Status of Establishment: Approved. No follow up required.

    El Castillo Retirement Home, 250 East Alameda
    Date inspected: Feb. 24
    Violations: One high-risk violation. Dish machine was not at proper sanitation levels, which was corrected at time of inspection.
    Status of Establishment: Approved. No follow up required.

  • Art exhibits
    Zane Bennett Contemporary Art announces an exhibition: “Bits and Pieces: Works by Karina Hean, Catherine Gangloff and Michel Déjean.” From 5-7 p.m. March 28 through April 19. The opening reception will be from 5-7 p.m. March 24.
    Announcements
    Open mic night. 6 p.m. every Friday at Sipapu Ski and Summer Resort’s Riverside Café. This free night is open to the public and will be through the end of March. A basic PA system and amplifier will be provided. Visit SipapuNM.com, or call 800-587-2240 for more information.

    The Santa Fe Chapter of the Native Plant Society of New Mexico presents a free talk “The Solution is Never that Simple: the Impact of the Introduced Salt Cedar Leaf Beetle on the Southwestern Willow Flycatcher in New Mexico.” The meeting is 6:30 p.m. March 19 at Christ Lutheran Church, 1701 Arroyo Chamiso, located in the triangle of Old Pecos Trail, St Michael’s Drive and Arroyo Chamiso. It is directly across the street from Fire Station #4. Meetings and talks are free and open to all. For more information email tom@thomasantonio.org or call 505-690-5105.

  • Earlier this month, 42 home educated speech and debate competitors participated in the National Christian Forensics and Communications Association (NCFCA) New Mexico CHILE Qualifier. Students traveled from Montana, Utah and Colorado to vie for a limited number of slots that would advance them to the NCFCA Region III Invitational Tournament in Grand Junction, Colo., in May.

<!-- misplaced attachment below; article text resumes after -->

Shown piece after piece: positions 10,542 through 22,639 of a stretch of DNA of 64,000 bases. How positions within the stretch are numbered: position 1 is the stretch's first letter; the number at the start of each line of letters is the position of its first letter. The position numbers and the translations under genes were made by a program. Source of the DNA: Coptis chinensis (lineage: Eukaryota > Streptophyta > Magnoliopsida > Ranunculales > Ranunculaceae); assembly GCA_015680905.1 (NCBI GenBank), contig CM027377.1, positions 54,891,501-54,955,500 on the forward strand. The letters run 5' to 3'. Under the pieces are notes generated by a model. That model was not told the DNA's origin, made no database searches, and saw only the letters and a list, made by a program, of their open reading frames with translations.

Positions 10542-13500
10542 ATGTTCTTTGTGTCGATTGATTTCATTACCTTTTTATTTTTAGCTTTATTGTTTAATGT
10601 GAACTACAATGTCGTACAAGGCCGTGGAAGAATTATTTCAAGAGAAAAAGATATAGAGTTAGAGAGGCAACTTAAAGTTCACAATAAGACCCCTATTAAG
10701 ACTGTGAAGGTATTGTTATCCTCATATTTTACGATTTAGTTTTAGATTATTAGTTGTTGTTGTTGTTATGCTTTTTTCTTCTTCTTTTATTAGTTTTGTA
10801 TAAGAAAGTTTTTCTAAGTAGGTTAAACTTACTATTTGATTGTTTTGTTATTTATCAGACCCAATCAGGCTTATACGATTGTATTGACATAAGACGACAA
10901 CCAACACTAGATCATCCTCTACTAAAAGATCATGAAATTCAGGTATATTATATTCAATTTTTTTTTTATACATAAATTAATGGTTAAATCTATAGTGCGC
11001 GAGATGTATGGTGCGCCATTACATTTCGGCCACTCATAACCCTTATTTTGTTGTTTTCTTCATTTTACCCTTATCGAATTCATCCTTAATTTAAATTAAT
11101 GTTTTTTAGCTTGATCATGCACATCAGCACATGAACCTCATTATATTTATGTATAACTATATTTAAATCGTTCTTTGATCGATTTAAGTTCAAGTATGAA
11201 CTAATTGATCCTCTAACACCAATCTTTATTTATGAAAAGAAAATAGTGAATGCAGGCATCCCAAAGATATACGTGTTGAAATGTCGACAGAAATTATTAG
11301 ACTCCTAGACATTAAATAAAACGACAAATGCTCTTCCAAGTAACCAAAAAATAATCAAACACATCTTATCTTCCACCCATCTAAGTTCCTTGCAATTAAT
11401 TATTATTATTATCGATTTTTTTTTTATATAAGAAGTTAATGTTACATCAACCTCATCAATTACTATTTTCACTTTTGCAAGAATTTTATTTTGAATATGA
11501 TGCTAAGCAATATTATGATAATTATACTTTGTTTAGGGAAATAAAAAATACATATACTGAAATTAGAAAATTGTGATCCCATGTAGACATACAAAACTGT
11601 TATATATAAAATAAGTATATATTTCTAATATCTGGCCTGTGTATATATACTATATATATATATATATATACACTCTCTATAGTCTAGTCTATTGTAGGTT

Students competed in Lincoln Douglas debate and Team Policy debate, as well as speech events: Persuasive, Informative and After Dinner Speaking; Illustrated Oratory; Humorous, Open, Thematic and Duo Interpretation; Extemporaneous speaking; and Impromptu and Apologetics.
    Local students qualified to the Regional Invitational in all events listed.
    Senior Jemima Spill placed first in Persuasive, in Thematic Interpretation, in Illustrated Oratory, and in Informative speaking. She placed second in overall Sweepstakes.
    Senior Andrew Hollis placed first in Extemporaneous Speaking, second in Apologetics, Impromptu and Thematic Interpretation. He placed third in overall Sweepstakes. He also placed second in Lincoln Douglas Debate, and first place in Lincoln Douglas Debate speaker points.

  •  As we look at the category of positive values his month, I thought we could talk about the programs and experiences that help to shape our youth.
    Let’s start with the Girl Scouts and their cookie sales that should be wrapping up soon. The Girl Scout program is helping to shape the women of the future through community service and leadership to build courage, confidence and character.